Elder Law

266 ABA Journal Elder Law articles.

Coronavirus-related deaths in nursing homes prompt lawsuits and questions about who’s responsible

A growing number of negligence suits are being filed across the country against nursing homes and other long-term care facilities by families whose relatives died from the coronavirus while living in such facilities.

Afternoon Briefs: Sheriff bans masks for deputies; judicial panel won’t centralize COVID-19 insurance suits

Florida sheriff bans masks for deputies, office visitors

Marion County, Florida, Sheriff Billy Woods has banned face masks for his deputies and visitors to his offices. Woods made some exceptions…

ABA president urges Senate to support nursing homes in next COVID-19 stimulus bill
ABA President Judy Perry Martinez asked U.S. Senate leadership Monday to include S. 4182, the Emergency Support for Nursing Homes and Elder Justice Reform Act of 2020, in the next COVID-19 economic relief bill.
Lawyers address problems with estate-planning document signing during coronavirus crisis

Many lawyers across the country are now using online video meetings to help senior clients arrange their affairs. This has become increasingly vital as the CDC warns that individuals who are age 65 or older and have underlying medical conditions are at higher risk for developing more severe cases of COVID-19.

Advocacy organizations call for compassionate release of elderly, sick prisoners

The rapid spread of the novel coronavirus has renewed the focus on conditions inside the nation’s jails and prisons, many of which are struggling to implement proper cleaning and social distancing practices and protect their prisoners and staff. Elderly and sick prisoners have moved to the forefront of the conversation.

Afternoon Briefs: Harvard Law prof drops ‘clickbait defamation’ suit; Trump campaign sues TV station over ad

Law prof drops ‘clickbait defamation’ suit after edits

Harvard Law professor Lawrence Lessig has dropped his “clickbait defamation” lawsuit against the New York Times after the newspaper changed part of…

5 red flags that a client might be a victim of elder abuse

The ABA Journal spoke with elder law attorneys about how to identify some red flags or signs of elder abuse when they’re meeting with clients and how to respond to them.

The 2020 ABA Midyear Meeting kicks off in Texas
The 2020 ABA Midyear Meeting opens in the Lone Star State this week, providing ABA members the opportunity to attend hundreds of legal programs and events; hear from recognized law experts; and meet with colleagues in their sections, divisions, committees and councils.
Age bias suit by fired general counsel claims CEO complained about financial drain of older workers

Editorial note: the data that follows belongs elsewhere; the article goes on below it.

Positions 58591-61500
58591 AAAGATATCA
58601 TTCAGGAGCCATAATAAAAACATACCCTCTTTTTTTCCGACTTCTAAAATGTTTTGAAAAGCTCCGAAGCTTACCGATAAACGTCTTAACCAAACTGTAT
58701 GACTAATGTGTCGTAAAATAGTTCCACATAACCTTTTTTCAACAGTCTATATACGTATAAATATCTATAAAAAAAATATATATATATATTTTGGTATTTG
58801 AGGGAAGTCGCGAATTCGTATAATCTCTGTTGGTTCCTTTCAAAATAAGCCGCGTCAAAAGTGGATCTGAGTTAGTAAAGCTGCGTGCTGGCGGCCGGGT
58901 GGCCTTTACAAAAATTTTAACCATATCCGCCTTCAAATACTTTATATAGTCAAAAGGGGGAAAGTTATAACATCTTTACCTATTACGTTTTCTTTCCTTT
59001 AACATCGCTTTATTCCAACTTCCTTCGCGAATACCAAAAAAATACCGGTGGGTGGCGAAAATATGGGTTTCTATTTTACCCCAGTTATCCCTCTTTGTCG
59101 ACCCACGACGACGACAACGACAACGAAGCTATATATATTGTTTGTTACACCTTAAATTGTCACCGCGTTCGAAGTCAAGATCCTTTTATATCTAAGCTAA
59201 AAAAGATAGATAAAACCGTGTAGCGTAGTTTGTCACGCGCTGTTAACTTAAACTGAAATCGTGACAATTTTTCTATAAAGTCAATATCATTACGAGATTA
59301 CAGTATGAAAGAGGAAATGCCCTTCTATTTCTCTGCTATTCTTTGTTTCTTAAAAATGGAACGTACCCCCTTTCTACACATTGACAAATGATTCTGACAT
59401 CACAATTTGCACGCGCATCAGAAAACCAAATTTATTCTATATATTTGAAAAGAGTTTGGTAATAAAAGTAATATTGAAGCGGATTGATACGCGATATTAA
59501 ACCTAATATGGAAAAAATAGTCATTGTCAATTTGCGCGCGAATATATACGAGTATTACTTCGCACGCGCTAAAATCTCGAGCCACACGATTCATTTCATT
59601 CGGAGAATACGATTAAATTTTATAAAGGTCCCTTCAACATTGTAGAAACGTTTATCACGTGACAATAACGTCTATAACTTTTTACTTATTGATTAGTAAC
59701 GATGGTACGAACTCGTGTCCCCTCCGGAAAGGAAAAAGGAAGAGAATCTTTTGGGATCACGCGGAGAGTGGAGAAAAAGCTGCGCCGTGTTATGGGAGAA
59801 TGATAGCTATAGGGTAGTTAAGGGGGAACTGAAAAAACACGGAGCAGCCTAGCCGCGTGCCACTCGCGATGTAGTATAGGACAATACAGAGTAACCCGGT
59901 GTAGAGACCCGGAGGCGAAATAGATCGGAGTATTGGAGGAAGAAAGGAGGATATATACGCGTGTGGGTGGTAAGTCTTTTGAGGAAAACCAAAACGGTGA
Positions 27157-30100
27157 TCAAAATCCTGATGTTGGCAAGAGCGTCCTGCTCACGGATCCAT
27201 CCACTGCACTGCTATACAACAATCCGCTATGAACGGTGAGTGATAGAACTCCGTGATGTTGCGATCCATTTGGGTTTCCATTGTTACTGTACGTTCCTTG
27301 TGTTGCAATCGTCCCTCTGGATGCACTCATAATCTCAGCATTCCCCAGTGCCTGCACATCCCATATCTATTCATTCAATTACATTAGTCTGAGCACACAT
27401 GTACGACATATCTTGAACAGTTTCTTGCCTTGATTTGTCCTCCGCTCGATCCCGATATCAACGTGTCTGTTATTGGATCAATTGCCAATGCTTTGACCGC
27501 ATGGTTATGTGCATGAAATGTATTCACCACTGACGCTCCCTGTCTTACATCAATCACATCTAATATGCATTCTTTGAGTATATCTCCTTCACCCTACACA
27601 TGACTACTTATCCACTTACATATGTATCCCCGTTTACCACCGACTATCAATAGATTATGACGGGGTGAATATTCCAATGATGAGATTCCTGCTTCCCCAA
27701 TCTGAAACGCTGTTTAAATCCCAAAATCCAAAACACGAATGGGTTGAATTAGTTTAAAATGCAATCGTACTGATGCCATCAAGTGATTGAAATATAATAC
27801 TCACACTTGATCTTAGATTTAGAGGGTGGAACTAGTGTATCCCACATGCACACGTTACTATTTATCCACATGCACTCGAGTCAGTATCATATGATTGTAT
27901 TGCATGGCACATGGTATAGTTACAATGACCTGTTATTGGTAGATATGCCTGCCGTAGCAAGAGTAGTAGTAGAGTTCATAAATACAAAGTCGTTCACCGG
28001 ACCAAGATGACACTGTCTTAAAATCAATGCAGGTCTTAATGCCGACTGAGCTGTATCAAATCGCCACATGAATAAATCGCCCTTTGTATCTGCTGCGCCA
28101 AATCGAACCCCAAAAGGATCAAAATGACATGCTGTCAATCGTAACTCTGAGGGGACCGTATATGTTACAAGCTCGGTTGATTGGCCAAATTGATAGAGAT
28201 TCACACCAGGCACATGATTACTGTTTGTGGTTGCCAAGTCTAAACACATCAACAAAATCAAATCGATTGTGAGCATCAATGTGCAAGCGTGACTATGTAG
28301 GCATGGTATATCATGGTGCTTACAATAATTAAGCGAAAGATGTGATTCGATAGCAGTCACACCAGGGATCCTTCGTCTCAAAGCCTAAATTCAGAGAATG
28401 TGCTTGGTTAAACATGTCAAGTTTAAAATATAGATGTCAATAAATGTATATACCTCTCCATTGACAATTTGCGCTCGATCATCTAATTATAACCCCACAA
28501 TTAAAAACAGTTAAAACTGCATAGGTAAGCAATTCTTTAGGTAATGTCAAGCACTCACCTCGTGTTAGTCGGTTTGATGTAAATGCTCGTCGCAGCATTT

The former general counsel for a W.R. Berkley Corp. subsidiary claims that the real reason the company fired him in June 2018 was because of his age.
Why elder law is a growing, ‘anything-can-happen practice’

Financial exploitation is just one component of elder law. It’s a growing area of practice that includes not only advance medical directives, estate planning, guardianship, probate and will contests, but also real estate, tax, employment, special needs, discrimination, domestic violence and Medicaid issues.

What ABA Journal readers can look forward to in 2020
In the news business, you can't take too much for granted. But while 2020 is sure to bring an abundance of surprises, we at the ABA Journal have plans in the works for new series, special projects and revamps of older products. Here's a look behind the editorial curtain at a few of the things you have to look forward to in 2020.
Afternoon Briefs: Nursing home executives fined $400 daily; did black nationalism influence Justice Thomas?

New book seeks to explain conservatism of Justice Clarence Thomas

A new book called The Enigma of Clarence Thomas contends that the justice’s conservatism is shaped by his immersion in…

House of Delegates focuses on seniors’ needs in pair of resolutions
The health and well-being of senior adults were addressed in a pair of resolutions approved by the ABA House of Delegates on Monday.
ABA-sponsored app helps families access advance directives and medical information

Mind Your Loved Ones, a mobile app sponsored by the American Bar Association, allows users to create customized profiles for each member of their family, including their pets. Each profile contains not only their advance care directives, but also other important medical information.

Have you adapted your law practice for an aging population? If so, how?

It stands to reason that elder law will provide new opportunities for lawyers. Yet elder law covers a wide range of practice specialties, which makes this emerging discipline hard to…

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